Numbers will boost calls for second EU referendum
Sixty one per cent of people believe referendums should be used more often for determining important questions.
That’s one of the key findings from the Hansard Society’s latest Audit of Political Engagement for 2017.
While the figure is 17 points down on the proportion of people supporting this stance in last year’s report, it is nevertheless likely to bolster calls by the Liberal Democrats for a second referendum on whatever Brexit deal may or may not be achieved come 2019.
Interestingly, with both UKIP and the Conservatives most strongly against a second referendum, 74 per cent of those questioned for the Audit who said that they voted Leave in the EU referendum supported the use of more referendums for determining important questions compared to just 47 per cent of Remainers.
The bad news for the Lib Dems however is that just 42 per cent of those saying they support them support the use of more referendums, compared to 88 per cent of UKIP supporters. 59 per cent of both Labour and Conservative supports said they favoured greater used of referendums.
Following Michael Gove’s assertions last year that the country has had enough of ‘experts’ the Audit reports that 21 per cent of people found experts, such as academics, economists and think tanks the most trustworthy source of information about issues related to the EU referendum last year. They were second only to the 34 per cent who trusted TV and radio news programmes.
Just six per cent of those questioned said they found MPs a trustworthy source of information, with nine per cent saying they trusted the Remain campaign and ten per cent trusting the Leave campaign.
With Theresa May making her pitch to the voters to give her a big majority in the Commons to steam roller through whatever Brexit deal she might be able to agree, 44 per cent of those questioned for this Audit said that MPs are the most effective group or institution in holding the government to account, ahead of the media (34 per cent), the courts/judiciary (30 per cent) and the House of Lords (23 per cent).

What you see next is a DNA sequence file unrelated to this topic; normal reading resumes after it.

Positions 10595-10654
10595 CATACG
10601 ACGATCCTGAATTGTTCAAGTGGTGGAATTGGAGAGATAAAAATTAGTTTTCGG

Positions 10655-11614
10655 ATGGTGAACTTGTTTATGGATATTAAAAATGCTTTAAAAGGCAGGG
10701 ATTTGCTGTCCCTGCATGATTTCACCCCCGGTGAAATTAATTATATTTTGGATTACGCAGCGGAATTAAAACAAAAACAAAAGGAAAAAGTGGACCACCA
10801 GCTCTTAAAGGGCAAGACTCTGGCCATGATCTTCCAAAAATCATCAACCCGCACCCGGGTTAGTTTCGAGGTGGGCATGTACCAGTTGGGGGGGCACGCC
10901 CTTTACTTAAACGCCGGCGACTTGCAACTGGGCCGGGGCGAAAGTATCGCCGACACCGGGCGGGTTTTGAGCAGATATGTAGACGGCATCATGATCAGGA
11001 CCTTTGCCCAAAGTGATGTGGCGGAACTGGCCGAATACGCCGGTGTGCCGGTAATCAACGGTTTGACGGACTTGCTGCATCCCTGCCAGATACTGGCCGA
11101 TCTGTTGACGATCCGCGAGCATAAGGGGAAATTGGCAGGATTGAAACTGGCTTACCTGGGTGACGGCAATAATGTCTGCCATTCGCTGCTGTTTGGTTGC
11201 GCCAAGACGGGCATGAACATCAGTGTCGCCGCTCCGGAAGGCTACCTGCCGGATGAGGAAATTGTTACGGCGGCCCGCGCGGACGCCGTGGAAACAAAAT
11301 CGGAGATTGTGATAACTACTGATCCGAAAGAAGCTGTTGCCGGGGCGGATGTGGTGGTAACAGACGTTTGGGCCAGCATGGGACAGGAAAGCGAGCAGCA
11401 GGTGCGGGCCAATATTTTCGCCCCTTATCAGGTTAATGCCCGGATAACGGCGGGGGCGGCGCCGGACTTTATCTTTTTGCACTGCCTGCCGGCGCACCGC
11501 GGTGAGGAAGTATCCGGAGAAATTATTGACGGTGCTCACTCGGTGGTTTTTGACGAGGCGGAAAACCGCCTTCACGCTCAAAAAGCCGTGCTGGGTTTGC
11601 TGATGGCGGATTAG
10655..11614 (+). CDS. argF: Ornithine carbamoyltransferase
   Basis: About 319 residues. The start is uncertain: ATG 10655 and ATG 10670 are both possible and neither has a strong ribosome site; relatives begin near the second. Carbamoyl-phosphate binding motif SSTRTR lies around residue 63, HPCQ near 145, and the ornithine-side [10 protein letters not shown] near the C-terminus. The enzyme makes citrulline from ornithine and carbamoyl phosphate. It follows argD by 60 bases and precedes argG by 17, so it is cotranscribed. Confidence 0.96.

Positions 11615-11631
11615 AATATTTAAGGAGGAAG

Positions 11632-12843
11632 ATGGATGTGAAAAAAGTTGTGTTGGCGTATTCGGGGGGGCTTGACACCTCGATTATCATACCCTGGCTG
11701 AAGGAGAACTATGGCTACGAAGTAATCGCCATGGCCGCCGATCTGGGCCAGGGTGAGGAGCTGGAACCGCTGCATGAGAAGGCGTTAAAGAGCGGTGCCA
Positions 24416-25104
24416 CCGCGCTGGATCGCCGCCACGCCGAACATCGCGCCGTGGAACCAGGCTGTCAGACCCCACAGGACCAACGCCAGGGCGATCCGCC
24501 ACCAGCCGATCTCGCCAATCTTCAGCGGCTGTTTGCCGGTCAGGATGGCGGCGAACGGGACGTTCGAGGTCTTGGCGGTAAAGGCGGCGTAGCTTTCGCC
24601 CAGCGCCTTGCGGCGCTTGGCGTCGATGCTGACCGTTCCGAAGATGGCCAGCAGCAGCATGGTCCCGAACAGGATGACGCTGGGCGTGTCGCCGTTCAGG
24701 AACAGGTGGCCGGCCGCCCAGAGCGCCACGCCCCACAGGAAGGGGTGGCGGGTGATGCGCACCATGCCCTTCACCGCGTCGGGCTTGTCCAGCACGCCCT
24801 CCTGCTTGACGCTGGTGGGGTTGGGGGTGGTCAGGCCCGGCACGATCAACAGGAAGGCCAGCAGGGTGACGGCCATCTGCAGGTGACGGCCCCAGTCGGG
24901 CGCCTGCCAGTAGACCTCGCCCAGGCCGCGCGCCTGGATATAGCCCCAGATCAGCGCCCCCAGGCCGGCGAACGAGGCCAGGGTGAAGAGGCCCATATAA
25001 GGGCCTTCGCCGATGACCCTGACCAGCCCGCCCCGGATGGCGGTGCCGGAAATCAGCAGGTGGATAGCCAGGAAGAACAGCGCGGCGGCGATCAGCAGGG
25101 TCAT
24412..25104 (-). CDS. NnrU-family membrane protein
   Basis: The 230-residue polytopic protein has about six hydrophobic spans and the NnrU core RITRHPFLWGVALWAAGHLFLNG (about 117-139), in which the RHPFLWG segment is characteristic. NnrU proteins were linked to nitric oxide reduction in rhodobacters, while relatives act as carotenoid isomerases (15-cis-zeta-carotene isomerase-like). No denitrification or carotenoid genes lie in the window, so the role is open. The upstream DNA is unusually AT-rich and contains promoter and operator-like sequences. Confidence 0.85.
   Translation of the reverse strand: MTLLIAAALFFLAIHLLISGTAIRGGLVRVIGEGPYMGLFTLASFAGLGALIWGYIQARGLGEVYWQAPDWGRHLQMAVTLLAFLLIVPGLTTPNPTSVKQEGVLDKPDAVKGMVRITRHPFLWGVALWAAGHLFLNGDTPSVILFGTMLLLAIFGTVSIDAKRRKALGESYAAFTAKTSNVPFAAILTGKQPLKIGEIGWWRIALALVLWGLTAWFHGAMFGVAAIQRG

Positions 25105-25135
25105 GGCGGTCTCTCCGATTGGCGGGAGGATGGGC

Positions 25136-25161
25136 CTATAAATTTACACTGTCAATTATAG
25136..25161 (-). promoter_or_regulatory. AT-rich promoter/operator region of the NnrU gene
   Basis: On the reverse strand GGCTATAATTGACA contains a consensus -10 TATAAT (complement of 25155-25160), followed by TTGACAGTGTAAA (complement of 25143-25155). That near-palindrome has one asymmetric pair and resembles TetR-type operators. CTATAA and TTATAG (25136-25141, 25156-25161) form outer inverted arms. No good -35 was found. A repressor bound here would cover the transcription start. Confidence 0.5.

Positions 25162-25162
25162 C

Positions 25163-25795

In the midst of a General Election as well, the report notes that ‘the public thinks that representing the views of local people remains the most important way MPs should spend their time (47 per cent), ahead of representing the UK’s national interest (35 per cent), and holding the government to account (34 per cent).
It goes on to note however that ‘barely a third of the public (32 per cent) think that debating important issues in the House of Commons is an important way for MPs to spend their time.’
Meanwhile, YouGov’s latest Brexit tracker poll suggests that 45 per cent of people believe it was wrong for the UK to vote to leave the EU, ahead of the 43 per cent who said that it was the right decision. It comes as the latest polling by YouGov for the Times puts Labour on 29 per cent of the vote, up four points since its last poll last week. The Conservative meanwhile are on 45 per cent (down three points) with the Lib Dems on ten per cent (down two points).
The same poll however, shows that 48 per cent of those questioned favoured Theresa May as Prime Minister compared to 18 per cent who said the same about Jeremy Corbyn.
Ed Jacobs is a contributing editor at Left Foot Forward
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